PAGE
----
Wednesday, June 26, 2013
Thursday, May 09, 2013
Friday, November 02, 2012
Sunday, August 05, 2012
Saturday, December 17, 2011
Nomination for declaring the Great Himalayan National Park (GHNP) as a UNESCO World Heritage Site had been accepted and it would be granted the prestigious status after an evaluation is done early next year, chief minister Prem Kumar Dhumal disclosed while presiding over a Wild Life Board meeting he presided over yesterday.
At the same meeting he also stated that redrawing of the state wild life sanctuary area would enable to bring out about 1.5 lakhs people in 775 villages from 33 sanctuaries and 2 national parks regions.
He said that the rationalization process was nearing completion and it would help to bring out people being affected by restrictions imposed in the wild life sanctuary areas
The 33 wild life sanctuaries and 2 national parks covered an area of about 7161 square kilometers, he added.
Sunday, November 06, 2011
Trekking was in my blood being a mountain lad. Right from organizing day bunks into the pristine wilderness which surrounded the Bishop Cotton School ( Shimla) in the mid eighties and going on hikes, I have always drawn inspiration from nature and its elements. One of my first organized treks was to Chandertaal Lake in 1988 where we were led by our geography teacher to experience the sheer power of nature. It was tough for me then as I slogged the heights of Kunzum la in Spiti and was last to reach the camp. As I entered the camp all my trek mates clapped and my teacher “proudly said” Now you have become a man”. And this man never looked back. I was trekking in the dry desert of Ladakh doing valleys like Markha, Nubra and climbing peaks such as Stok Kangri. My adventures in Himachal took me to Spiti and Kinnaur where I became a hard core trekker.
As I got to spend more and more time with mother nature, I also started exploring my home valley. I came to know about a newly created National park but It was not unless April 2003 when I was invited for a trek by Mr. Sanjeeva Pandey ( Director GHNP) to explore India’s most newest national park ,”THE GREAT HIMALAYAN NATIONAL PARK”. Seeing such a pristine area right in my backyard made me such a GHNP addict that whenever I got the time, I was exploring the deep jungles of the park with my innovative mentors Payson Stevens and Sanjeeva Pandey. This park is one of the last remaining unscathed virgin areas of the western Himalayas. On my first trek to Dhela thatch, I was really mesmerized at the true wilderness which the park offered. Sparkling rivulets, crystal clear air, virgin forests with pine, oak and spruce that seems that they existed forever, this was truly like walking back at least 500 years into the time machine.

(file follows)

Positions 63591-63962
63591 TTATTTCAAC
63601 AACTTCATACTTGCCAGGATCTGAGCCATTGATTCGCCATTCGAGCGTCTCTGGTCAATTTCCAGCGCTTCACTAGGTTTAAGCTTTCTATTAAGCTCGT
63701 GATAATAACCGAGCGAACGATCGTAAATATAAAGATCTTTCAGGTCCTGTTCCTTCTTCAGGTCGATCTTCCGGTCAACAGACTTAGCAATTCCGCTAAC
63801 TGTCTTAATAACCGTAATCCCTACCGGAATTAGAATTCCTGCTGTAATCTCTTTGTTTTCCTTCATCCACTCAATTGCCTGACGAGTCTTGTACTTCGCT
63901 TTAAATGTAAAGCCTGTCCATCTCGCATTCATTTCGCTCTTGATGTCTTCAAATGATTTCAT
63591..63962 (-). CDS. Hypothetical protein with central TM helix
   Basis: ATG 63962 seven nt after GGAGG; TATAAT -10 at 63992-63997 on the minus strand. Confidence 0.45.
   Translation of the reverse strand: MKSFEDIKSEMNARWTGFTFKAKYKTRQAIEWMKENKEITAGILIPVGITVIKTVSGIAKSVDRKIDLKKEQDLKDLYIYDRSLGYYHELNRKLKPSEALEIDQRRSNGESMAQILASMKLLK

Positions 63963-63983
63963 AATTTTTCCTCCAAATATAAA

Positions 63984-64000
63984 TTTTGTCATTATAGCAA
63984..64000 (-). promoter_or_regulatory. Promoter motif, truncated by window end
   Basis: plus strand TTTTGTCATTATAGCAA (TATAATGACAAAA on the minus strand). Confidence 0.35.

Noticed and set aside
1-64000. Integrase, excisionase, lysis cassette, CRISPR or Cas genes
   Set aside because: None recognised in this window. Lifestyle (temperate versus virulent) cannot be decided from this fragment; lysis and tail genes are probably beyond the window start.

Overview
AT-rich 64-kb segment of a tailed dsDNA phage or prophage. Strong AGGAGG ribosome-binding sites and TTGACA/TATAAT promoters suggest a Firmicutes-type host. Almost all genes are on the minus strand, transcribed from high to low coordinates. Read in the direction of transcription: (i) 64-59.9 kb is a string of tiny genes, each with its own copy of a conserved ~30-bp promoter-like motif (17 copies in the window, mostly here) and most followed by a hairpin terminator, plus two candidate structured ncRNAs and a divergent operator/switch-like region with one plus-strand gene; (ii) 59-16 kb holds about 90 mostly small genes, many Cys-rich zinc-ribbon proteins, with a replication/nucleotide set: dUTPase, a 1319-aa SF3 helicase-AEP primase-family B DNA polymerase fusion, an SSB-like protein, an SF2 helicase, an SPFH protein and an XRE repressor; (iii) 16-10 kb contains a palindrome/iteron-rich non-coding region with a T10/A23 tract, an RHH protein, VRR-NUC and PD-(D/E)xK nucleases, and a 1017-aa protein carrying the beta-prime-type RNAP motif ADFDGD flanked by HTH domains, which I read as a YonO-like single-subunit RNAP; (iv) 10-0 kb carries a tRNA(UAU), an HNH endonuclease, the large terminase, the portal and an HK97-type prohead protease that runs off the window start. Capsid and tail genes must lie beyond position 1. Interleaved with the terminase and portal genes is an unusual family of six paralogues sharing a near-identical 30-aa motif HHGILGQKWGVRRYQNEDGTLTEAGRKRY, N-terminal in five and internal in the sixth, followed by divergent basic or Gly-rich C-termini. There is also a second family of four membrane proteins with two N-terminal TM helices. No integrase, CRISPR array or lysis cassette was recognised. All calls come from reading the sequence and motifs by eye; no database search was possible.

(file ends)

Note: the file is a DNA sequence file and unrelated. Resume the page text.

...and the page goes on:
As we started from Neuli the road head in Sainj Valley we had to walk for over 22 km to reach the first camp at Shakti in the Sainj wildlife sanctuary. This distance though seems much lesser due to a very gentle slope as you go from 1500 to 2100 meters. The Shakti village in itself was great. Years of being alienated from the road with no electricity meant that they lived like this forever preserving their rich heritage and culture. The second day we started our accent towards the Dhel Thatch thus entering the Great Himalayan National park. It was awe-inspiring for me to see a pristine forest like this . Fuelled by inspirational talks about nature from Sanjeeva and Payson, I was at an all time high. As we camped near Humkhani midway between Shakti and Dhel, the magic of the forest came alive with calls of birds , animals and the wind all making the most amazing natural orchestra. The third day was one of the greatest as I was sanctified with the sighting of the Tragopan early morning along with Sanjeeva Pandey who had been the Director of the park for 5 years but had never seen it thus making us Tragopan Brothers. The western Tragopan is one of the rarest species of birds found in small pockets of Himchal Pradesh with the GHNP being one of the only national parks supporting a sizable population. The sighting of the Tragopan was one of first initiation into bird watching as I began to learn more as this trip enfolded into being one of my most out of the ordinary journeys of my life.
The Dhel Thatch was heaven. After a steep climb from Humkhani we came across this wide meadow giving us great views of Himalayan Vistas, pure fresh air and that feeling of being on the top of the world. A walk to the Jogini “Mountain Goddess “ gave us astounding views of the Sainj and Tirthan Valley. As I headed the way back towards Shakti it became quite evident for me that I have found my ultimate destination. As one of the founders of the GHNP, Tony Gaston writes “If you venture into the Himalayan wilderness, you run the risk of becoming a stranger in the common world. We who have been brushed by these places are forever changed; the goals of ambition and desire become muted when touched by the immensity and grandeur of the great mountains. To wander alone in these high places, however briefly, is to become a prey to yearnings that can never be extinguished or denied”.